Crush All Those Who Stand Before You, the Environmentally Friendly Way.





Introduction: Crush All Those Who Stand Before You, the Environmentally Friendly Way.

Park Tool Bike Month

Second Prize in the
Park Tool Bike Month

Convert your bicycle into an object of desire that makes even the hardiest mountain bike look like a little girl's cycle by comparison.

Step 1: Parts + Tools Needed... and Step 1.

Your bicycle.
A fat wheel from a trailer or van car.
Some bits of metal tubing.

A hacksaw.
A Welder,(I used an arc welder.)

Bicycle spanners and allen keys.

I have not gone into details such as how to remove forks etc., as these are found on any bike site and possibly even this site.

Step 1.

Saw fork legs off, near the crown.

Step 2: Step 2.

Saw a wheel off a vehicle or trailer.

This one was solid steel but only took about five minutes sawing.

Step 3: Step 3.

Weld forks to square section tubing in this configuration.

Step 4: Step 4.

Weld on a diagonal, for peace of mind.

Step 5: Step 5.

Weld the axle to the new fork. (baby's arm optional)

I can't believe this worked and remained strong using a little arc welder but it has.

Step 6: Step 6.

Re-attach forks to bike + brakes etc. (Back brake only)

Step 7: Step 7.

Now get out and ride it, its particularly fun in the snow, because of the lovely sound it makes.

I've ridden to work on it, hills and all, its very stable.
If you have gears it will be very easy to get a very scary speed up.
Don't make one unless you will enjoy strangers coming up
to you to discuss it and have a ride.

Anyhoo, Enjoy,




  • First Time Author Contest 2018

    First Time Author Contest 2018
  • Paper Contest 2018

    Paper Contest 2018
  • Epilog Challenge 9

    Epilog Challenge 9

We have a be nice policy.
Please be positive and constructive.





Sweet!!!!!!!!! nice!!!!!!!!!!! I will give it 5 stars

I have just one problem, and I don't mean to sound like the nerdy kid who's afraid of falling down. This had to have added at least fifty pounds to the weight of the bike. Now you've gone and taken the brakes off the front, where they do the most good, and left only the back brakes which do a marginal job of stopping the bicycle at its stock weight, especially down hills. Have you thought about leaving the car's hydraulic brakes inside and possibly adding the brake lever from a motorcycle? You'd have excellent stopping power, although it would be weighed down a bit more. I love the bike, though, it's very Mad Max. If I had a welder, I'd build the same thing.

The brakes in the front of a bike do not do the most good, usually because if you don't use the back brakes, you will flip over your handlebars.

Using back brakes alone does you no good either. You need both. Without back, you flip. Without front, you can't stop well. Think before you speak.

You're silly. You won't flip if you only use the front brakes. I ride a motorcycle to work every day and a bicycle at least three times a week. A motorcycle brake system is set up similar to a bicycle's. The front and back operate separately, at least. That's possibly the only similarity between my two machines. Anyway, I rarely use the back brake on either and I've never flipped either, even when I mash down as hard as possible because some jerk cut in front of me and I don't want to end up as a part of someone's trunk. I've never even so much as lifted the rear wheel off the ground. However, I've used the back brake alone many times and what happens most often is that the rear wheel locks up and skids. Skidding seriously increases your braking distance and decreases your braking capability. The reason for this is because when you brake, the weight on the vehicle shifts forwards. Therefore, you have more weight on the front wheel and less on the back. The front wheel then has more traction because of the force pressed on it and the rear wheel has barely any because much of the weight is lifted on it. It's true. Google it. Better yet, try it. I find your statement "think before you speak" mildly offensive. Maybe I'm just sunburnt and cranky. Maybe I should just come back with a clever line like 'do before you speak'. Maybe not. Have a good one.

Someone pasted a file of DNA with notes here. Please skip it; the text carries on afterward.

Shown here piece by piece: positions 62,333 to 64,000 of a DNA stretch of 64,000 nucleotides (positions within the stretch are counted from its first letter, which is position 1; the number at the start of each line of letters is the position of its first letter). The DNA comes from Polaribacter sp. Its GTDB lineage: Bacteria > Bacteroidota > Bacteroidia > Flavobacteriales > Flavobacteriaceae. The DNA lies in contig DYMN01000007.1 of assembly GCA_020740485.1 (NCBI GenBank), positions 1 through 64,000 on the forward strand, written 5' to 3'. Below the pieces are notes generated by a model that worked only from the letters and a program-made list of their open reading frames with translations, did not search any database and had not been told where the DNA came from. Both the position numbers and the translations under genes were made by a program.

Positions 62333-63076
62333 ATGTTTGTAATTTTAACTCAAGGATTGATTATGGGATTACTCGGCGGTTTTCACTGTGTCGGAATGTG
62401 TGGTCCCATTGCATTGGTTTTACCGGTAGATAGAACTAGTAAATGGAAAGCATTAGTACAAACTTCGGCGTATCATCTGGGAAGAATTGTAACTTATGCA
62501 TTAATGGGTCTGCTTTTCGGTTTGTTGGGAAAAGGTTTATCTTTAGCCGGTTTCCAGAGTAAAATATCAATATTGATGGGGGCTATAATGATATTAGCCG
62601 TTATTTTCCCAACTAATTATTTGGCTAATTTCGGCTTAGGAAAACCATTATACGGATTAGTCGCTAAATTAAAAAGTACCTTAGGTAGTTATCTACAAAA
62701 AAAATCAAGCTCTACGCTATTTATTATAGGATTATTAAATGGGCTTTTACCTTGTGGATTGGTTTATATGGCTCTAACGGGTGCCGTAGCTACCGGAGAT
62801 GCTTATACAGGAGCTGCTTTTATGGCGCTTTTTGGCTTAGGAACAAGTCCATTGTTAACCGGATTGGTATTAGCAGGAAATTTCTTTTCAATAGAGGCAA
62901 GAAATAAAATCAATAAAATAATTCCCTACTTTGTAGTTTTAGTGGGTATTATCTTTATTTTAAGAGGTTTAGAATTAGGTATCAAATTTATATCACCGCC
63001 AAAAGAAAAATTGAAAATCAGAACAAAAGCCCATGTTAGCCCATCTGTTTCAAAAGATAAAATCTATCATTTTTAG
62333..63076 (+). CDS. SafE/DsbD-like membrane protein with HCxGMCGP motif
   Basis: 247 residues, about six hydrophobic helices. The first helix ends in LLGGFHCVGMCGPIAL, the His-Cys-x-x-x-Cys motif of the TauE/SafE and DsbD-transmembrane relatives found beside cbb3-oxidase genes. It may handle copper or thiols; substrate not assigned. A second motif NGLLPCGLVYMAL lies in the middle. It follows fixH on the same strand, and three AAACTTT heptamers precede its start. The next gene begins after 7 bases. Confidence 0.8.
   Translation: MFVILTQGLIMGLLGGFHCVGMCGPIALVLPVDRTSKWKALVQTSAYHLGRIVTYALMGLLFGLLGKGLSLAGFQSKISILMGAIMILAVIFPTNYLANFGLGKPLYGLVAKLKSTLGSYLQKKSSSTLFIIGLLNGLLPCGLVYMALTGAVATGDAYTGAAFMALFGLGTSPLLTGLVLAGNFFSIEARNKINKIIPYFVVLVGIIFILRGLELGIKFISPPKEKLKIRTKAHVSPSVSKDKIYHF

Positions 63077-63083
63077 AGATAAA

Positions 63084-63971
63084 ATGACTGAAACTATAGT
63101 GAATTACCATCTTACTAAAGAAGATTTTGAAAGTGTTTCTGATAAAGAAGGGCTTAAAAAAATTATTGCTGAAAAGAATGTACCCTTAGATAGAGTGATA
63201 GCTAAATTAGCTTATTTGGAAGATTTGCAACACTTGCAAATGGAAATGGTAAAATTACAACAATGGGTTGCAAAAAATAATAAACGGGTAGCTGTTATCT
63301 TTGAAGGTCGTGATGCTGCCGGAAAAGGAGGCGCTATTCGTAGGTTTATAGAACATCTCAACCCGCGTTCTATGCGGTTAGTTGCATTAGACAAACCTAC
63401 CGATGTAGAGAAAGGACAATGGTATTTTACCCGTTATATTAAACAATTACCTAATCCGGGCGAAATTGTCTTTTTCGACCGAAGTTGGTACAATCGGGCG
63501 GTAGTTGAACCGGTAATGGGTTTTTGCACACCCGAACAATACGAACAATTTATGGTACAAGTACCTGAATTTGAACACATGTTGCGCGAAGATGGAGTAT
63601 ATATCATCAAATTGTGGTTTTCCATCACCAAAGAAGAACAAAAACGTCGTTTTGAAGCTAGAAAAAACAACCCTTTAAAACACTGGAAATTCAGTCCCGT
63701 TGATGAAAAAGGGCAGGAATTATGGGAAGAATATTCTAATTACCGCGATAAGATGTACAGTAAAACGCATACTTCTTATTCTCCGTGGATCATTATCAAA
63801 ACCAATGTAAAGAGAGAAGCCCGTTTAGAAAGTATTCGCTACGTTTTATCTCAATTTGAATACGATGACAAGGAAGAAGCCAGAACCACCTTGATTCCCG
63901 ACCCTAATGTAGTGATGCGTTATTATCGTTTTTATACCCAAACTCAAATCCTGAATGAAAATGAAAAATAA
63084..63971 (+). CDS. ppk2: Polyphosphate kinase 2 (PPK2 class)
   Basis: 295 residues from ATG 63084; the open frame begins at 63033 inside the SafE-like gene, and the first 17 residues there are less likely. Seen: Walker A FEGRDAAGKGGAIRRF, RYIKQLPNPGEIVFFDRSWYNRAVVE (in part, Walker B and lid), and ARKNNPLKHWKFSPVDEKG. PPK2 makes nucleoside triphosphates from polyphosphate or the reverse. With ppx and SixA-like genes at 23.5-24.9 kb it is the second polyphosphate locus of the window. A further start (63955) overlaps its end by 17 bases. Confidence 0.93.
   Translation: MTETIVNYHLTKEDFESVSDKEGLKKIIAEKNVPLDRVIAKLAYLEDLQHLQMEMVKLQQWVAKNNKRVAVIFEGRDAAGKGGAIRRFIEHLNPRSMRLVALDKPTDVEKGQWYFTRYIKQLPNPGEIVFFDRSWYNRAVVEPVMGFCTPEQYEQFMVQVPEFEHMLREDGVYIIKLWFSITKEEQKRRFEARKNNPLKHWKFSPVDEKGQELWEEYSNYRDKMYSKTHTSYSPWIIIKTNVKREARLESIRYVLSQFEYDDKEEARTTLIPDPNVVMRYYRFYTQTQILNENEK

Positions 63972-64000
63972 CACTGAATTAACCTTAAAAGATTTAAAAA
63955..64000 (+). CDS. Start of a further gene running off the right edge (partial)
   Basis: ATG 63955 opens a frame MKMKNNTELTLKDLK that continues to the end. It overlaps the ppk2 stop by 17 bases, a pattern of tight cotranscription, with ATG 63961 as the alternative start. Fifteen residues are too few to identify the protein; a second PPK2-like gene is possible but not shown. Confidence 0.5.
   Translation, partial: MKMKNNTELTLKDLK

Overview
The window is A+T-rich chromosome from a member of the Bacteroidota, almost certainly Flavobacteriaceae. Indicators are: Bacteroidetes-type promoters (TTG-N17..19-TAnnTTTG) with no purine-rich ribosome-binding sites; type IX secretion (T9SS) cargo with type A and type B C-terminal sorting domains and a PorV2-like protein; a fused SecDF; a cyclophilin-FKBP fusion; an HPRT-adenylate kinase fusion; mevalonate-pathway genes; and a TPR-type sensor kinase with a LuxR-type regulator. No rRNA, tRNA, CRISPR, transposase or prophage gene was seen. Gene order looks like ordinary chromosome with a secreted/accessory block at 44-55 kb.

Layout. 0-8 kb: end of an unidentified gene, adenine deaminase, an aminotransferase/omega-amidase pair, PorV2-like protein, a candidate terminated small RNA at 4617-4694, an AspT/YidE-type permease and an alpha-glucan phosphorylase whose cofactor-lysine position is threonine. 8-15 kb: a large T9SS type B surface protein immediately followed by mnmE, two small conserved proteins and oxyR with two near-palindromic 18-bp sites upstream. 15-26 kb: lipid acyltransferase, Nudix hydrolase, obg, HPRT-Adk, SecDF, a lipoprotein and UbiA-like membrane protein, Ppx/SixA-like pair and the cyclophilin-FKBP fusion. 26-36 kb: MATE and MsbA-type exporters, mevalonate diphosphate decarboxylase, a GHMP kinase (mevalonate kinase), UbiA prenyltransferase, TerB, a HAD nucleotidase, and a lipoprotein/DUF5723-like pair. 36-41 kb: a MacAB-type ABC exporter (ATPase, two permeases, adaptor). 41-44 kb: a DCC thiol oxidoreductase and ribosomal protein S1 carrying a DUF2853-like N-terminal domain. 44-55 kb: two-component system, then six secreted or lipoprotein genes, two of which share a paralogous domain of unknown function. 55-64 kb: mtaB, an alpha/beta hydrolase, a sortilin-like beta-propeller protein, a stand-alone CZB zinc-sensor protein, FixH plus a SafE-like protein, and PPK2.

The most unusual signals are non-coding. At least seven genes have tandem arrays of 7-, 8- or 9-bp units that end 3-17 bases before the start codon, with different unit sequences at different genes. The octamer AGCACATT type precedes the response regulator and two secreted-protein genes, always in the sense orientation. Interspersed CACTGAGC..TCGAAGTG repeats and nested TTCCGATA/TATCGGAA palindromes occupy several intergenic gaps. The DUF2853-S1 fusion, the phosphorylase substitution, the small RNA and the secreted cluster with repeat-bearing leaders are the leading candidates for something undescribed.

Yes , if you use both brakes, you won't flip. But, if you just use the front, it is very possible, especially if your bike is light in the back and not in the front. A motorcycle would not flip with just the front brakes because it has enough weight to hold it down. Anyway, with my particular bike, when I'm going about 10m/h, and just use the front brakes, yes, I stop, but the back wheel goes about a foot in the air. Anyway, i was just trying to make a point.

my bike flips sooo easily imthinkin of puttin a 50 pound weight on the back tokeep itfrom flipping my spacebaris retardedsodont annoyme aboutlack ofspaces

i dunno, i suppose that's possible. i've ridden mine down a hill much faster than that and jammed the brakes on. i guess it could happen if your arms happened to be limp at the time and you shifted your weight forward at the same moment as you braked it might happen. i believe that once you bring front suspension into the mix, the possibility for a flip may increase. depending on the types of brakes you have, possibly center pull brakes squeeze harder than side pull. ok. jamming on the front brakes as hard as possible going down a hill on a mountain bike will probably send you flying over the handlebars. but i still don't believe that jamming on both brakes as hard as possible going down a hill on a mountain bike will make you less likely to flip. i suppose using less force on the front and little on the back would be better. i ride a road bike and rarely use the back brake anyway. even at speeds above thirty miles an hour going downhill and i've never had an issue with liftage. i've never ridden a mountain bike with suspension off-road down a hill. i suppose there's a whole different element of physics there.